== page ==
This research has resulted in the establishment of a shark spotters program, in which previously unemployed persons are trained in shark spotting and identification. These people then sit on top of mountains with binoculars and a flag system. In the event of a shark arriving at a popular swimming beach a certain flag is flown and then lifeguards on the beach will call everyone out of the water if neccessary. (Obviously the system works best when the water is clean). The system has worked well in the past and logbooks of sightiongs kept by the spotters have contributed enourmously to our knowledge of the sharks distribution patterns.
After an increase in sightings over the previous several days a warning to bathers and other sea users was issued by the city's disaster risk management spokesperson at Fish Hoek Beach in False Bay on Tuesday morning. Just a few hours later what was described by eye-witnesses as a giant shark swam up to a bather in chest deep water, bit him and then let him go. The shark then turned back, grabbed the rest of him and swam off under the water. A search was conducted by several boats and a helicopter, but neither the man nor the shark has been found to date. Unfortunately in this case the shark was not seen by the spotters before the attack occured. The man's girlfriend was sitting on the beach and is currently receiving trauma counselling.
What was interesting about this case from a technology point of view is that eye witnesses were logging their observations on Twitter as the attacked happened. The authorities were being interviewed on the radio and television and commenting that there was no information to be had at that point, while at the same time numerous eye-witness accounts of the attack were appearing on Twitter and Facebook. "Holy shit, we just saw a GIGANTIC shark eat what looked like a person right in front of our house in fishhoek. Unbelievable," wrote False Bay surfer and K Bay local Gregg Coppen in the first of a flurry of tweets from his home overloooking Fish Hoek main beach. "That shark was huge. Like dinosaur huge".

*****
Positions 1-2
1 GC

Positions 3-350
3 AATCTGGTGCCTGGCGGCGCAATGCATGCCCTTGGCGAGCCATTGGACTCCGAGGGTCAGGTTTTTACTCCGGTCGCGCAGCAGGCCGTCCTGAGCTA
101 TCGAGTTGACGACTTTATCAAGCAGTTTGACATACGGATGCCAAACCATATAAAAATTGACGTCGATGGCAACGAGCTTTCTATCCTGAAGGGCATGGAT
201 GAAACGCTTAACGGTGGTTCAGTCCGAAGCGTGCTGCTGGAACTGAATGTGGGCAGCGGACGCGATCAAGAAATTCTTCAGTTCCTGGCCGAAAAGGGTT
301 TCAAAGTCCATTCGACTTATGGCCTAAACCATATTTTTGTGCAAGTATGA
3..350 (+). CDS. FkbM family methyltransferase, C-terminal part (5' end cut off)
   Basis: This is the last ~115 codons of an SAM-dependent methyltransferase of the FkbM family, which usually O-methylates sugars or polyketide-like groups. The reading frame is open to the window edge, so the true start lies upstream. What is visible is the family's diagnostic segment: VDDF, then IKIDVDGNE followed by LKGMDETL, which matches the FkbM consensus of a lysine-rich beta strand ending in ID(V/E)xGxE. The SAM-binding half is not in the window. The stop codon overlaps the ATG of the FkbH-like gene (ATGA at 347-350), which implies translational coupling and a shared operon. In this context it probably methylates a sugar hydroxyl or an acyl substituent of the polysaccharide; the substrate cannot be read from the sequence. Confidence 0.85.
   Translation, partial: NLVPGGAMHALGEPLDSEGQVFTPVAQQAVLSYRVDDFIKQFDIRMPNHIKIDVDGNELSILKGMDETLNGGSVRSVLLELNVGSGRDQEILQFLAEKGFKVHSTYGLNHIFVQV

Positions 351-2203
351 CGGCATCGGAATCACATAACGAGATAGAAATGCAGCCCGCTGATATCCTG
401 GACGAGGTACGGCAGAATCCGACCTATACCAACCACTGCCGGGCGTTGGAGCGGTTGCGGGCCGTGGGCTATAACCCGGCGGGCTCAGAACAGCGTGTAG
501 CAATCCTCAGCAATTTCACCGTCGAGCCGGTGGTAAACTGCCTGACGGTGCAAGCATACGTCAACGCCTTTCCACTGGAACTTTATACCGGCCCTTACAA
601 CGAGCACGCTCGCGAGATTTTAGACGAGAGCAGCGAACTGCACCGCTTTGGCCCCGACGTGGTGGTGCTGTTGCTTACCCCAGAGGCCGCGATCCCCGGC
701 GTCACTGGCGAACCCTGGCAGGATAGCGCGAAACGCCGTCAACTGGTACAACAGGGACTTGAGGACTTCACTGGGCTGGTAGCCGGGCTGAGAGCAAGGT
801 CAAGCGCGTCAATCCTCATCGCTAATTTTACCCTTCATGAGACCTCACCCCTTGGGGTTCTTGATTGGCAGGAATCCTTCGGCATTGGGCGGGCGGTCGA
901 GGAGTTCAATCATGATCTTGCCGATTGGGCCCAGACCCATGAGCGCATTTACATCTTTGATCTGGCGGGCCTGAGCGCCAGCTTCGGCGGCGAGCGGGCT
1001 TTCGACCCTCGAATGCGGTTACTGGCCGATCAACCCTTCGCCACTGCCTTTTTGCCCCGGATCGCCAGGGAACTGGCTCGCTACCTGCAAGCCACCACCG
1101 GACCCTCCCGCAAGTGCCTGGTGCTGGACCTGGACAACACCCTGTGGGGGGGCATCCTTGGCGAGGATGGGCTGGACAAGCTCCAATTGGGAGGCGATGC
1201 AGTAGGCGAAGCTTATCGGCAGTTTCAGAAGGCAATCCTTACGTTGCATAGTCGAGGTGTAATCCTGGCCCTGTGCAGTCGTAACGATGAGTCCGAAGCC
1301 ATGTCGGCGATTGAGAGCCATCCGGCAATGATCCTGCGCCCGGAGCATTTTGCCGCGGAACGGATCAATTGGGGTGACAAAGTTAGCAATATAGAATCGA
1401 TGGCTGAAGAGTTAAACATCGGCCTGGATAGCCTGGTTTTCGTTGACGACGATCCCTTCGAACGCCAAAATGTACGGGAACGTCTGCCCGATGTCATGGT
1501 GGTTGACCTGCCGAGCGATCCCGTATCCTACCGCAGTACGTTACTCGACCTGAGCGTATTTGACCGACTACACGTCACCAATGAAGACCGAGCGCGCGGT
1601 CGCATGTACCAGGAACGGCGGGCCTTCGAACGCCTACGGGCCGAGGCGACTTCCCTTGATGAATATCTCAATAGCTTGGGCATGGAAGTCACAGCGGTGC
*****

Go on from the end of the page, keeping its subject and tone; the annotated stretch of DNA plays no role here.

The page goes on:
Now of course the media circus has started up in earnest. Newspapers are selling like hotcakes and all the "experts" are voicing their opinions. Cage-diving and chumming is vilified and the surfers and paddlers (of which I am also one) start protesting against shark tourism, saying that it conditions great whites to human interactions. To be honest I have never supported the cage diving industry and while the authorities and researchers are quick to say that chumming does not result in increased shark attacks and behaviour modification, I'm not so sure. I guess it's one of those personal decisions, but I'm sure it's of little consolation to the victim or his girlfriend.
Edited by jtresfon, 12 January 2010 - 10:50 PM.